Having up to 7 alcoholic drinks a week from early to middle age has been linked to a 20% lower risk of heart disease in a new study.
The large study of 15,000 people, published in the European Heart Journal, found that men’s risk was reduced by 20%, while women’s was reduced by 16% (Goncalves et al., 2015).
Professor Scott Solomon, who led the study, said:
“These findings suggest that drinking alcohol in moderation does not contribute to an increased risk of heart failure and may even be protective.
No level of alcohol intake was associated with a higher risk of heart failure.
However, heavy alcohol use is certainly a risk factor for deaths from any cause.”
The researchers took into account many factors that might have contributed to the link, such as age, sex, high blood pressure, body mass index and so on.
Those classified as ‘former drinkers’ in the study, though, were at significantly increased risk of heart failure, as Professor Solomon explained:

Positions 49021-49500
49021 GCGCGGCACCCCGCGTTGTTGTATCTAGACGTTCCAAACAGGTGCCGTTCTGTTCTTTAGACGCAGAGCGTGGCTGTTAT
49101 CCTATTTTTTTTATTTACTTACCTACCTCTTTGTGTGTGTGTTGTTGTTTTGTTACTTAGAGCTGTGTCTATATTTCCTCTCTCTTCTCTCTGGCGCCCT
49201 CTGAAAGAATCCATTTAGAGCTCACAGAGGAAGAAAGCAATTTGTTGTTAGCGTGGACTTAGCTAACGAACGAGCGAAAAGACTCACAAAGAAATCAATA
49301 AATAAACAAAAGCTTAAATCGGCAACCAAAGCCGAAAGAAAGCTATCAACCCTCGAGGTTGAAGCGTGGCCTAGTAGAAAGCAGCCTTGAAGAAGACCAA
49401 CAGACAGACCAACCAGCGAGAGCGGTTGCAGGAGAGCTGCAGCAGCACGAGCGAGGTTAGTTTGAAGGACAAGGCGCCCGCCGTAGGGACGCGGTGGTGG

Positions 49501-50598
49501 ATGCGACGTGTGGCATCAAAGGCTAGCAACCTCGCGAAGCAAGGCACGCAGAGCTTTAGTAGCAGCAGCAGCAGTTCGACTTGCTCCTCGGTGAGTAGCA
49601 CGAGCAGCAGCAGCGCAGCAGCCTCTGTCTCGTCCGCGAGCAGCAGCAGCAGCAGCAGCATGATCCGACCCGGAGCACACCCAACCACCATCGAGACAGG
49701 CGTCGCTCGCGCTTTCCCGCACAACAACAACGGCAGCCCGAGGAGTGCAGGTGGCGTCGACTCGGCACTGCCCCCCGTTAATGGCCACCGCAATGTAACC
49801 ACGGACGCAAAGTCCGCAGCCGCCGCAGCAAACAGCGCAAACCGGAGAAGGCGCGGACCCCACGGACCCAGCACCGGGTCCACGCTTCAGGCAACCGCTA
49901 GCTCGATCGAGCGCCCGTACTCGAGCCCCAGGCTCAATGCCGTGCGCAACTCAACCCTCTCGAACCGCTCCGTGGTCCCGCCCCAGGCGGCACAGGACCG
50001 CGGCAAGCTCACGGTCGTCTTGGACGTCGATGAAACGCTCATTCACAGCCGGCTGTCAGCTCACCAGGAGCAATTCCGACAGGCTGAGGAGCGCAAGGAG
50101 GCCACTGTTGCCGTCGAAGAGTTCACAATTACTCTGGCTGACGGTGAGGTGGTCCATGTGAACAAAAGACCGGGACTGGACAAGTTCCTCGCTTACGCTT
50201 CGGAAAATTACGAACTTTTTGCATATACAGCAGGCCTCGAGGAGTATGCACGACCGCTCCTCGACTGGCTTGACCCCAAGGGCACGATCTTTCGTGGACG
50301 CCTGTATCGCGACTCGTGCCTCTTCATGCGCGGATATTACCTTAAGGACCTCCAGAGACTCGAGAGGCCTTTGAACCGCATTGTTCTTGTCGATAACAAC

“The people who were classified as former drinkers at the start of the study had a higher risk of developing heart failure and of death from any cause when compared with abstainers.
This could be related to the reasons why they had stopped drinking in the first place, for instance because they had already developed health problems that might have made them more likely to go on to develop heart failure.”
Abstainers, though, had the same rates of heart failure as those who were in the highest bracket for alcohol consumption (over 14 drinks per week).
That said, though, drinkers in the highest bracket had much greater rates of death from any causes (47% higher risk for men and 89% higher for women).
Professor Solomon said:
“It is important to bear in mind that our study shows there is an association between drinking moderate amounts of alcohol and a lower risk of heart failure but this does not necessarily mean that moderate alcohol consumption causes the lowered risk, although we did adjust our results to take account, as far as possible, for a variety of other lifestyle factors that could affect a person’s risk.”
Image credit: Hand drawing line image from Shutterstock